Rule 95 is an administrative rule adopted for the purpose of insuring an orderly and prompt disposition of cases in the Circuit Court. While the rule is designed to secure a prompt handling of cases, it was not intended to be the criterion for determining whether the constitutional guaranty of a speedy trial has been met.  Therefore, the failure of the solicitor to act upon a warrant within ninety (90) days, as required by Rule 95, does not within itself invalidate a warrant or prevent subsequent prosecution.

Id. at 39-40, 316 S.E.2d at 681. Circuit Court Rule 95, the predecessor to Rule 3, was crafted to insure an orderly and prompt disposition of cases in the Circuit Court.  Id.  Although the rule was created to insure the prompt handling of cases, the rule was not designed to be a constitutional guaranty of a speedy trial.  IdAdams has no right to a trial within 180 days. 

Since there is no guarantee to a speedy trial and only a promise of efficiency, Adams must prove that he was prejudiced by the delay in trial and that the State was negligent and willful in denying him a more prompt trial.  State v. Dukes, 256 S.C. 218, 182 S.E.2d 286 at 288 (1971).  This appellate court must carefully consider the length of delay, reason for delay, defendant’s assertion of a right to a speedy trial and any prejudice to the defendant caused by the delay.  Barker v. Wingo, 407 U.S. 514 (1972).  The appellant was held for twenty-one months without a trial.  However, since his arrest, the appellant has been appointed six attorneys and has released six attorneys.  On the eve of a scheduled date for trial, one of the experts for the state suffered a heart attack.  Another time, the trial was delayed to wait for a psychiatric report on Adams to make certain he was competent to stand trial.  Moreover, before the jury was struck in this case, Adams made a motion for a continuance claiming that he had not been able to put forth a meaningful defense.  Adams failed to show that the state acted willfully and negligently or that he was prejudiced.  The trial judge correctly ruled that there was no prejudice caused by the delay in Adams’ trial.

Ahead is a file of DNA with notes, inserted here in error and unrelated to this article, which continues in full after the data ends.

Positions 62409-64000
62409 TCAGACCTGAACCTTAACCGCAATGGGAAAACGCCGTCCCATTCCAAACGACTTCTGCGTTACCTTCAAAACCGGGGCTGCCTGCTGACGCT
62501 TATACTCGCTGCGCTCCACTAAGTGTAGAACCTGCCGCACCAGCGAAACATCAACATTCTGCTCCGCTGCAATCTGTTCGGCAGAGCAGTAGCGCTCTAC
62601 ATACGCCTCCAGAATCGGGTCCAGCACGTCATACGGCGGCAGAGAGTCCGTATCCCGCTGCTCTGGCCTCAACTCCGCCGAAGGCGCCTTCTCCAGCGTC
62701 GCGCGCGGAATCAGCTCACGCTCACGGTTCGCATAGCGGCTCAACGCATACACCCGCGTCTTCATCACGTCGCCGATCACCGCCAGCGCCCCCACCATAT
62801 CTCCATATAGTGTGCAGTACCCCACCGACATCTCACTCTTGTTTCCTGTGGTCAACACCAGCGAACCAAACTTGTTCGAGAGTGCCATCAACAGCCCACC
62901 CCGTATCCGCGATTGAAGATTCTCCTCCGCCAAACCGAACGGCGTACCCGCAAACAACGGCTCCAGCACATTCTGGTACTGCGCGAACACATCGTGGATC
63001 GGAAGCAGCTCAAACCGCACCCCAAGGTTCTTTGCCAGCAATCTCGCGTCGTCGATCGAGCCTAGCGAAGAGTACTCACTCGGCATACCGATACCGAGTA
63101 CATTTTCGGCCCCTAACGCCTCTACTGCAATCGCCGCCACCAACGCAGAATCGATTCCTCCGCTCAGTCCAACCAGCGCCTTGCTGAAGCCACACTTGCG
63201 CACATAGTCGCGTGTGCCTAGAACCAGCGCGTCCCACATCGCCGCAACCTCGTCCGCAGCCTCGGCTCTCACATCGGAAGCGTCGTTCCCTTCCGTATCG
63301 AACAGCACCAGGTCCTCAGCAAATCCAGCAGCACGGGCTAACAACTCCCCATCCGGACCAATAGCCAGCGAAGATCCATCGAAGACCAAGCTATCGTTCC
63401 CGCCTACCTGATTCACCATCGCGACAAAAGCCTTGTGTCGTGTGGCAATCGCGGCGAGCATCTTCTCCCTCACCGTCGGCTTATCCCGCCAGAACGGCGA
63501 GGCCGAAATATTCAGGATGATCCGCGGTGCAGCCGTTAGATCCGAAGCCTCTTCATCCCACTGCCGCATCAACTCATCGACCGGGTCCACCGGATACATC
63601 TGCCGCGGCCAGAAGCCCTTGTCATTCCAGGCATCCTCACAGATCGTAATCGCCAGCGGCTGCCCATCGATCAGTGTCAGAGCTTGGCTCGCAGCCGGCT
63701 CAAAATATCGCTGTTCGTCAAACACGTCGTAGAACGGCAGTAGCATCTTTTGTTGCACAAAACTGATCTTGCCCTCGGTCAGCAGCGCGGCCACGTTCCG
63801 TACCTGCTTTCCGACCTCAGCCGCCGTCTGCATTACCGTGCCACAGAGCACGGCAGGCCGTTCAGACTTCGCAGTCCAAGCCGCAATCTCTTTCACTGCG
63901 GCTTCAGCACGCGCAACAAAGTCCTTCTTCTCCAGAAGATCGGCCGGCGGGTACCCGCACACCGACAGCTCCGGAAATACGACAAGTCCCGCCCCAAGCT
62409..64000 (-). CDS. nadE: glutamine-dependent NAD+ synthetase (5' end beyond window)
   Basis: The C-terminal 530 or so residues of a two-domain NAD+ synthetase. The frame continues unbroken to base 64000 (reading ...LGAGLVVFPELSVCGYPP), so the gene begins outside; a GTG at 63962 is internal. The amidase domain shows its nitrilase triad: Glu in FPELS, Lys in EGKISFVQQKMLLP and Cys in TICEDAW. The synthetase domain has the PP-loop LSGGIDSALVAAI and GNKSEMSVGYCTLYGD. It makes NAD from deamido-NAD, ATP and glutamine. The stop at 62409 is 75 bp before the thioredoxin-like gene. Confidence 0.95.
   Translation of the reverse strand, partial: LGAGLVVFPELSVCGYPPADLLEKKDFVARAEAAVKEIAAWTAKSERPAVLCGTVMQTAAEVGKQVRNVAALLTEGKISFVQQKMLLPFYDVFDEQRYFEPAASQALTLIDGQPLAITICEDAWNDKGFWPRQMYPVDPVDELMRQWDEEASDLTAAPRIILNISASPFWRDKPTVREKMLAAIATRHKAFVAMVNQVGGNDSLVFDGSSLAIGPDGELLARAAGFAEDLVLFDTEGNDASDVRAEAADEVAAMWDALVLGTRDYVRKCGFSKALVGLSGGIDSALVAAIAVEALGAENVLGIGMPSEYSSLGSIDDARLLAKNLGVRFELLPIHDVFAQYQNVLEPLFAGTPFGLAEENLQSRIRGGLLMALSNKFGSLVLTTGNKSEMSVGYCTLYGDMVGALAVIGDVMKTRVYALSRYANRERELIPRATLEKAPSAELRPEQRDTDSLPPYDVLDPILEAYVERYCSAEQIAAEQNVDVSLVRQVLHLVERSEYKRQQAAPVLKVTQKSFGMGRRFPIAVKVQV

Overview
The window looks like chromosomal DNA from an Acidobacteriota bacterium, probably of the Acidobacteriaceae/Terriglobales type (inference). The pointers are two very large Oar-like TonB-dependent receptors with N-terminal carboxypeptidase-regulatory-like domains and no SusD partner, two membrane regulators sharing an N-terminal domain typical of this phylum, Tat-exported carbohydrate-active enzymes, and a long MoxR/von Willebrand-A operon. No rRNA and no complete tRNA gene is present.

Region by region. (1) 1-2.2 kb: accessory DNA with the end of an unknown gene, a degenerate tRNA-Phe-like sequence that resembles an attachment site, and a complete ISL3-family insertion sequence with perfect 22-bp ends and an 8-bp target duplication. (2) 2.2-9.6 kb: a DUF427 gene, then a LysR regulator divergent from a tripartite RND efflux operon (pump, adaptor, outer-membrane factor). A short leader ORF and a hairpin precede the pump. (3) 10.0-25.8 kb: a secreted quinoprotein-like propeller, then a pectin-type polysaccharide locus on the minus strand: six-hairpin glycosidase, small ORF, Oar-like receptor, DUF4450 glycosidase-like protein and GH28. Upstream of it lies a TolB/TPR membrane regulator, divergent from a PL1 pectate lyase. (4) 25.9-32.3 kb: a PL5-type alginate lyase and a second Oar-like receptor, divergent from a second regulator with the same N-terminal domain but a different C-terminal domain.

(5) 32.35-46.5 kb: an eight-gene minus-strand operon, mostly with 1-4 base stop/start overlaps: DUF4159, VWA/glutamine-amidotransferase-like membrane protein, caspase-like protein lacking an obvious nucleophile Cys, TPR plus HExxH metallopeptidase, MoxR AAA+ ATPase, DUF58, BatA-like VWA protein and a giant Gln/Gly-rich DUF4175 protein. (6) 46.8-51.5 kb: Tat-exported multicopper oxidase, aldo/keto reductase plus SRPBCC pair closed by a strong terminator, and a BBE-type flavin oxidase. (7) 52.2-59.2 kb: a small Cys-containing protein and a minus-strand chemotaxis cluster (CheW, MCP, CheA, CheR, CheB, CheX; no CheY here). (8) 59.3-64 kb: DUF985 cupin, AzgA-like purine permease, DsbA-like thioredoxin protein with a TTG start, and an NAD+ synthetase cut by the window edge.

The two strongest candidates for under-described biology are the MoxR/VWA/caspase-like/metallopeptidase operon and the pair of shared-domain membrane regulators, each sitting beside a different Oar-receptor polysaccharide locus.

II.       Indictments—Filing

Adams asserts that the indictments were not properly filed with the Clerk of Court, in violation of Rule 3 of SCRCrimP rendering the Circuit Court without jurisdiction to hear his case.  We disagree.

This argument is without merit.  All three indictments were properly filed with the clerk of court’s office as is evidenced on the face of the documents.

III.     Sufficiency of the Indictment

Adams argues that the Circuit Court lacked subject matter jurisdiction because the kidnapping indictment did not sufficiently notify him of what he had to meet at trial.  We disagree.

Cases combining the concept of the sufficiency of an indictment with the concept of subject matter jurisdiction were overruled by State v. Gentry, 363 S.C. 93, 105, 610 S.E.2d 494, 501 (2005).  “The indictment is the charge of the state against the defendant, the pleading by which he is informed of the fact, and the nature and scope of the accusation.”  Id. at 102, 610 S.E.2d at 499.  The Gentry court explained:

The indictment is a notice document. A challenge to the indictment on the ground of insufficiency must be made before the jury is sworn as provided by § 17-19-90. If the objection is timely made, the circuit court should judge the sufficiency of the indictment by determining whether (1) the offense is stated with sufficient certainty and particularity to enable the court to know what judgment to pronounce, and the defendant to know what he is called upon to answer and whether he may plead an acquittal or conviction thereon; and (2) whether it apprises the defendant of the elements of the offense that is intended to be charged.  In determining whether an indictment meets the sufficiency standard, the court must look at the indictment with a practical eye in view of all the surrounding circumstances.  Further, whether the indictment could be more definite or certain is irrelevant.

Id. at 102-03, 610 S.E.2d at 500 (internal citations omitted).